“Why Neighborhoods Must Secede” by Karl Hess

The Italian revolutionary Giuseppe Mazzini warned us not to “imagine that you can free yourselves from unjust social conditions before winning a country of your own. Do not be seduced by the idea of improving your material conditions without first solving the national questions.”

The Irish revolutionary James Connolly translated that into the independence of his people. Lenin, impressed by Connolly, used the idea to do his thing at home rather then globally. Barry Goldwater, when he was was a revolutionary, used to talk about something similar when he spoke of independence and virtual nationhood for states, counties, even cities. Huey Newton talks about it still, seeing the liberation of his oppressed comrades in independent, decolonized communities.

Since all of the others are either retired from revolution or dead, Huey Newton is the most vital. He also may be the most perceptive in seeing where, in this particular nation-state, a great energy for social change is to be found. That energy is in the neighborhoods.

To survive, the people in neighborhoods are going to have to secede.

In every large city the problems of crime, of welfare, of health care, of education, have outpaced every ability of metropolitan planners and bureaucrats. There is no successful big city in this nation. And no amount of enlargement of the bureaucracies and spending in the cities has changed this. The alternative seems, clearly, to be toward decentralization.

Resources? The liberal myth that poor neighborhoods, for instance, receive more from Government than they could afford on their own has been sharply disputed in the first survey of such a neighborhood which does not fall for the standard swindle of giving the poor neighborhood its pro rata share of such unwanted expenditures as the Vietnam war or subsidies to big business and big politicians.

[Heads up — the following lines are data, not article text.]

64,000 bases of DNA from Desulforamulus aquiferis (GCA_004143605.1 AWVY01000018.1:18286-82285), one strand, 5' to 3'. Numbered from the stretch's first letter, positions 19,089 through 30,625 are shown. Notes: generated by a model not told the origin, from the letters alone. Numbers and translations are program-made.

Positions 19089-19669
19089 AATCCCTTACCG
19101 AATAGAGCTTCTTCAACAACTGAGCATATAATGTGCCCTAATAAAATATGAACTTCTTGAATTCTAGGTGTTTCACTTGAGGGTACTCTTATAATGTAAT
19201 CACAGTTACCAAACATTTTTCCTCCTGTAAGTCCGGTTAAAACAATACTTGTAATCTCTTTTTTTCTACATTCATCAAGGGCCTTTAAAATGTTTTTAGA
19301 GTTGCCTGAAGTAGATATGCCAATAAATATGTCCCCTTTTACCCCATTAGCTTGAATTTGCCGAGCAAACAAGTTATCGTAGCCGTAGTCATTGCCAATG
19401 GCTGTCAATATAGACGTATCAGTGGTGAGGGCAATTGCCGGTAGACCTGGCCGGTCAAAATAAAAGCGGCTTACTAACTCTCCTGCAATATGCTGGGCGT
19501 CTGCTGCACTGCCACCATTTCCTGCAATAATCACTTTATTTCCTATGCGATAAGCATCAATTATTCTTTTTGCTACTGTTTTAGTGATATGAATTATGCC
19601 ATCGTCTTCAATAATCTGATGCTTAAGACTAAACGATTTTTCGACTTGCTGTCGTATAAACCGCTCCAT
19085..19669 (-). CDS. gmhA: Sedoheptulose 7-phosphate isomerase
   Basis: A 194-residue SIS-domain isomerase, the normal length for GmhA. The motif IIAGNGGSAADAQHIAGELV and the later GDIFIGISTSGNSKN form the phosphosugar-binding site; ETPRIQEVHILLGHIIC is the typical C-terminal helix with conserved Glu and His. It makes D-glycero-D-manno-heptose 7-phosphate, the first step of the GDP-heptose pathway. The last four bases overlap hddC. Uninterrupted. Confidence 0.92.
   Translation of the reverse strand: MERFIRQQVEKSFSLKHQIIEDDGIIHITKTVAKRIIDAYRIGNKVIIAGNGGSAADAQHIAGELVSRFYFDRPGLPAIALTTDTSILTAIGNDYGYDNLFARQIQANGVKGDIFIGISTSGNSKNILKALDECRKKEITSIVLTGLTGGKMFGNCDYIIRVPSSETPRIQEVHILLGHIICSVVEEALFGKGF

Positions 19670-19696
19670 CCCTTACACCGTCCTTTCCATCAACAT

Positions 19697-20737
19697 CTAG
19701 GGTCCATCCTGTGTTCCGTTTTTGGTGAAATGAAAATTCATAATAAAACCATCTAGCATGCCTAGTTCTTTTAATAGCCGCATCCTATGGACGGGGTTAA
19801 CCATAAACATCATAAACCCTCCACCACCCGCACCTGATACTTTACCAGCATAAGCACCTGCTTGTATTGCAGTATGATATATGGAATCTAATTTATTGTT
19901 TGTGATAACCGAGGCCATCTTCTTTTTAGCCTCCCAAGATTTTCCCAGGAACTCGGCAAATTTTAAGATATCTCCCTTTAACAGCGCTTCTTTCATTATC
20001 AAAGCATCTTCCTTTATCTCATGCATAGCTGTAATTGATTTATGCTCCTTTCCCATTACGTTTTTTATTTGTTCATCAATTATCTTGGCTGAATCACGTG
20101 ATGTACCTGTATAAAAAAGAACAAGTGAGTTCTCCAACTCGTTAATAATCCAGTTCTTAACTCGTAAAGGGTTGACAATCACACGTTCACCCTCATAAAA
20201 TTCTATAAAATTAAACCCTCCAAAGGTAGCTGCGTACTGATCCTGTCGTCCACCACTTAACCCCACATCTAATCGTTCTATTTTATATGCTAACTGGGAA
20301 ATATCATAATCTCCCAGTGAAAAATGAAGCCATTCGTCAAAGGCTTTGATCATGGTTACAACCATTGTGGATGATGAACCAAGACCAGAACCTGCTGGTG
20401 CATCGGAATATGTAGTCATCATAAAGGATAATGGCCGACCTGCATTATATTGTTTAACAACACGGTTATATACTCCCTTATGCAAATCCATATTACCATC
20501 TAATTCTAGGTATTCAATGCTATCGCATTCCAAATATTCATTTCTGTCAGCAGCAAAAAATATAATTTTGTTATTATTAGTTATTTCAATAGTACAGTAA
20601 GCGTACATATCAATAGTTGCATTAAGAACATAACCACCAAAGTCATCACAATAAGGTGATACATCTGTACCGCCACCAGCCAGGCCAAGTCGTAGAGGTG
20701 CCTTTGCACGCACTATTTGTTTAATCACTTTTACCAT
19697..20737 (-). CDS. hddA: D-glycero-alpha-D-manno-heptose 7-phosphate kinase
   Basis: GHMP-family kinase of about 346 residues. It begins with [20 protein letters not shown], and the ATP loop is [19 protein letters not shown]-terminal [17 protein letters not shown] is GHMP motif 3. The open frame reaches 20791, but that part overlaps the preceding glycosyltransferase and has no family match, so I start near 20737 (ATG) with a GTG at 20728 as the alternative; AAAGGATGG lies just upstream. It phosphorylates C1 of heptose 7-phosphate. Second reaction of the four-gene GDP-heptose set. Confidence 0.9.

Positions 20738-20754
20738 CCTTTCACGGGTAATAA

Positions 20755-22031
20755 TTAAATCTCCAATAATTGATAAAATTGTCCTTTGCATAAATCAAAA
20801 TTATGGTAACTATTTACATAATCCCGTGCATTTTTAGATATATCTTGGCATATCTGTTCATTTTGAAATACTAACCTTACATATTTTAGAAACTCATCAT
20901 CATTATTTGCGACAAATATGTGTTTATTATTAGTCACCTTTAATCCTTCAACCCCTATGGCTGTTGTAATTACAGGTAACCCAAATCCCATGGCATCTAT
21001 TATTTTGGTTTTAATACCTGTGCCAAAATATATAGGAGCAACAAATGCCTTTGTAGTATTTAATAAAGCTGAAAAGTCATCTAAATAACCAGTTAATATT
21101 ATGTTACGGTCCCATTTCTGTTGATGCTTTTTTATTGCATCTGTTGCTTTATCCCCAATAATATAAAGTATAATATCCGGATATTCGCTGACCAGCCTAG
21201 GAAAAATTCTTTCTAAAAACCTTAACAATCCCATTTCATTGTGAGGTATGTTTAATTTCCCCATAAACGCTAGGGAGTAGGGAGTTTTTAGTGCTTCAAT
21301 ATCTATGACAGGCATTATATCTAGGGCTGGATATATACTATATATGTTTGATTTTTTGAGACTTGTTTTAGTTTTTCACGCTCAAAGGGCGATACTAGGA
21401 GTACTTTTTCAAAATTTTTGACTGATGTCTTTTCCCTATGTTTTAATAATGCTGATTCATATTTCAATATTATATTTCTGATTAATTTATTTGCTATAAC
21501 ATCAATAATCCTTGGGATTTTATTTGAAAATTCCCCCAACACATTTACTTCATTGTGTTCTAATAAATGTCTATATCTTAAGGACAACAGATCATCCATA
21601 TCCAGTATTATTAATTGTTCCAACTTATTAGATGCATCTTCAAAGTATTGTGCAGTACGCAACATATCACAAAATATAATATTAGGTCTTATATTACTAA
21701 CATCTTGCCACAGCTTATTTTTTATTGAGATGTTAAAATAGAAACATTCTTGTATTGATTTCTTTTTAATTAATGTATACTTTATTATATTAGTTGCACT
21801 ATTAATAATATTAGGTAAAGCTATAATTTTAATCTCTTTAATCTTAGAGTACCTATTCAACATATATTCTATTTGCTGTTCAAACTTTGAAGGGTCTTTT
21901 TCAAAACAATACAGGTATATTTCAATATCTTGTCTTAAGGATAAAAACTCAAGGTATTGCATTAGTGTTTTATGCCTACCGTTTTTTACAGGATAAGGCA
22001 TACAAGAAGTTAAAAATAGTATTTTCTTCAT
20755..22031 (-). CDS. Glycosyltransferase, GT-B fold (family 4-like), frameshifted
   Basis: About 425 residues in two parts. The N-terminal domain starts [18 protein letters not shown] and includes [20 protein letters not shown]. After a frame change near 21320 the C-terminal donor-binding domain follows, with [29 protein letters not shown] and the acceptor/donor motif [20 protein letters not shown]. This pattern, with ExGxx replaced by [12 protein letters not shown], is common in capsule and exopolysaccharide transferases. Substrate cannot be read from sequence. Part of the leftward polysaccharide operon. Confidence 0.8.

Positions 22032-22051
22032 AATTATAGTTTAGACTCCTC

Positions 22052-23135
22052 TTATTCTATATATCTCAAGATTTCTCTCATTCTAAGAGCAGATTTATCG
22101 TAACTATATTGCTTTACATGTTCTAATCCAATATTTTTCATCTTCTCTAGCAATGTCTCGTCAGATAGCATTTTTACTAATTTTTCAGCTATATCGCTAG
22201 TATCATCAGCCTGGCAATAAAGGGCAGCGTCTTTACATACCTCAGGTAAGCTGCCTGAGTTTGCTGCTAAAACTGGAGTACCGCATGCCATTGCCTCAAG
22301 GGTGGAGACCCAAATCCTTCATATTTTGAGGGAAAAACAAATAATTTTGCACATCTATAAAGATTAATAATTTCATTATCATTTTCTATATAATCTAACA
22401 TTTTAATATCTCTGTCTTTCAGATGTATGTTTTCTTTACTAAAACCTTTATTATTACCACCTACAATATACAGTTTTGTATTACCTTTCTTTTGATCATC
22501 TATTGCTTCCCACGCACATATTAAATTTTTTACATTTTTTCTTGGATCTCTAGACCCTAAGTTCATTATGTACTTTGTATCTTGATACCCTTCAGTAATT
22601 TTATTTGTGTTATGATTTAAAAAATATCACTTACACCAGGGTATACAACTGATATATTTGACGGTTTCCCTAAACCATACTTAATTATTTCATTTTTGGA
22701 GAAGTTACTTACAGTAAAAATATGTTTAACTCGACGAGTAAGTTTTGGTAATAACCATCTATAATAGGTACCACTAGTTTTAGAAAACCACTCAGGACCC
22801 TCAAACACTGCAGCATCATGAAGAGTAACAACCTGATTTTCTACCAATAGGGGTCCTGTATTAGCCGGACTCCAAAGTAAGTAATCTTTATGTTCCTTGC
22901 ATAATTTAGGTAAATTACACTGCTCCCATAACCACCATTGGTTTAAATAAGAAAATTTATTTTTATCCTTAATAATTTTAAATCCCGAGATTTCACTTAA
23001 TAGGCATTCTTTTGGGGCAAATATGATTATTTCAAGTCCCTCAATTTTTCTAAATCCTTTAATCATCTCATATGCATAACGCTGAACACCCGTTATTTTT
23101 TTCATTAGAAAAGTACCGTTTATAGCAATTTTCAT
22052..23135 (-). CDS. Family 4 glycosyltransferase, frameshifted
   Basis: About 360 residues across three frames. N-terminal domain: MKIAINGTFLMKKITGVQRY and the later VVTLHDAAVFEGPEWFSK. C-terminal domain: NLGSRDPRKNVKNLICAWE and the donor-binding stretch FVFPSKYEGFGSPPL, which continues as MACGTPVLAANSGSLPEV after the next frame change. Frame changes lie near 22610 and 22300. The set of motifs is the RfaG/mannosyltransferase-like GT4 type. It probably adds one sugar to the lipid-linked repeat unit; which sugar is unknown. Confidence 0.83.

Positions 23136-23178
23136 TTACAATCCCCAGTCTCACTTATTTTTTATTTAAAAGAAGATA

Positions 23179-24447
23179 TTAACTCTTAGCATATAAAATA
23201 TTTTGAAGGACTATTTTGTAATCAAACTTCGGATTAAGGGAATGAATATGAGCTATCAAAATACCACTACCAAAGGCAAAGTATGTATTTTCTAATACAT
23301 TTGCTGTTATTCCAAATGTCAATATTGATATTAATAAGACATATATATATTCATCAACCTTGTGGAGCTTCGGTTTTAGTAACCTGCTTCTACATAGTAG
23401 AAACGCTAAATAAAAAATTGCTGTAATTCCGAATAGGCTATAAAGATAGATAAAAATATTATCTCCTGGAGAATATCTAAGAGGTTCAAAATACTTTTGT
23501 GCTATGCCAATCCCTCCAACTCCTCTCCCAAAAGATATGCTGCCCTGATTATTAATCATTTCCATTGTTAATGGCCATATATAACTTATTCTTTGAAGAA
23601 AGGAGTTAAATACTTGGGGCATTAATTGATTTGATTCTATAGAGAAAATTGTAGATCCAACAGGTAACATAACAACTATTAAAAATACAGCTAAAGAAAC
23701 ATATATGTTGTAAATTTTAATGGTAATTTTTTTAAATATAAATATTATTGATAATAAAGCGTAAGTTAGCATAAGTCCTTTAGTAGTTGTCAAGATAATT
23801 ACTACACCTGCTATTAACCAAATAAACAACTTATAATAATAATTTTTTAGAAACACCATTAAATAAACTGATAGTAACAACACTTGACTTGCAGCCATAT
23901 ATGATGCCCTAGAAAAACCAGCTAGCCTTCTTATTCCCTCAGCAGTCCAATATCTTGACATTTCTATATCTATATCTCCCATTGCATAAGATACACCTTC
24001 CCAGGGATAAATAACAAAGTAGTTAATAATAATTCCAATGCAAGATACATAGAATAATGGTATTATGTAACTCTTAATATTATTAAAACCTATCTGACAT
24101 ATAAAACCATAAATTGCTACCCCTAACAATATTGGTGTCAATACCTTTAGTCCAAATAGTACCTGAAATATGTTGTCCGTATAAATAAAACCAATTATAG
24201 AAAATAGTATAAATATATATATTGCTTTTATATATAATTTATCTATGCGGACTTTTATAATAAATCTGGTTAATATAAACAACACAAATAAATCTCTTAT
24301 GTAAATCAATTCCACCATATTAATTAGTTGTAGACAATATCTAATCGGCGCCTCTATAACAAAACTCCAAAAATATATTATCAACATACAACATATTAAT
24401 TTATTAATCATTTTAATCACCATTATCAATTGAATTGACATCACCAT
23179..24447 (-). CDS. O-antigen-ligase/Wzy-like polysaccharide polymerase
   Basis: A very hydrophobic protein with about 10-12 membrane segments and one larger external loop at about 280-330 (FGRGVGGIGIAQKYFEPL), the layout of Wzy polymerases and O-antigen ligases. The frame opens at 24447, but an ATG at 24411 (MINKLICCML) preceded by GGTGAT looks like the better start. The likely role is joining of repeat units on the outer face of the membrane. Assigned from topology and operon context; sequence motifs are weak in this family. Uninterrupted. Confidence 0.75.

In one of the poorest welfare sections of Washington, D.C., the survey showed that the residents shell out at least $40 million in taxes, licenses, etc., to all levels of government. They get back, in geographically located services and payments, about $30 million, thus losing $10 million to the rich, the powerful, the people who are supposed to be protecting them but who, instead, are simply fleecing them.

Civility? That resource is historically available. Neighborhoods in crisis throw up all manner of self-actuating groups to get jobs done. Some shrink in horror that one such group might be of vigilantes to crack down on street crime. Is the F.B.I. or the downtown police really more trustworthy, more accountable to the people themselves? Both institutions are, in fact, far less accountable than community-controlled police.

As for general governance, to the exact extent it is needed and only to that extent, the neighborhoods are ideally suited for government by assembly, for participatory democracy, for town-meeting government. The role of larger, regional or even continental government in a land of free, fraternal communities would be simply that of coordination or, while national interests persist in the world at large, the role would be one of representing the communities as a Federal emissary or, woefully, as a Federal coordinator of defense forces composed, on the Swiss or Chinese models, of local citizen soldiers based and rooted in the neighborhoods themselves.

Many who oppose decentralization are haunted by a specter of resurgent plantationism in the South. But local power there certainly need not mean Klan power over everyone. Rather, localism could mean a chance for black communities to have the sort of local identity which can defend against depredations by making the black community something more than just a niggertown appended to the white establishment’s turf. The rural patterns of the South are made to order for local power. Decentralization has been thwarted so far by white, rich landowners seeking to maintain their own hold on resources and control over populations.

But it is in the cities that the neighborhoods have been most abused. They have been gobbled up by the urban imperialism of downtown rentiers. They have been insulted as ethnic or racial while the downtown Wasps milked them dry for votes or zoning. And yet they persist–occupied by strange police, harassed by criminals who have more connections downtown than any of the victims, impoverished by absentee landlords and tax collectors, abandoned by megalopolitan hospitals and treated like Skinnerian mice by visiting school teachers.

They need not take it. They do not need it. They should rise. They should secede.

Originally published in The New York Times January 31, 1972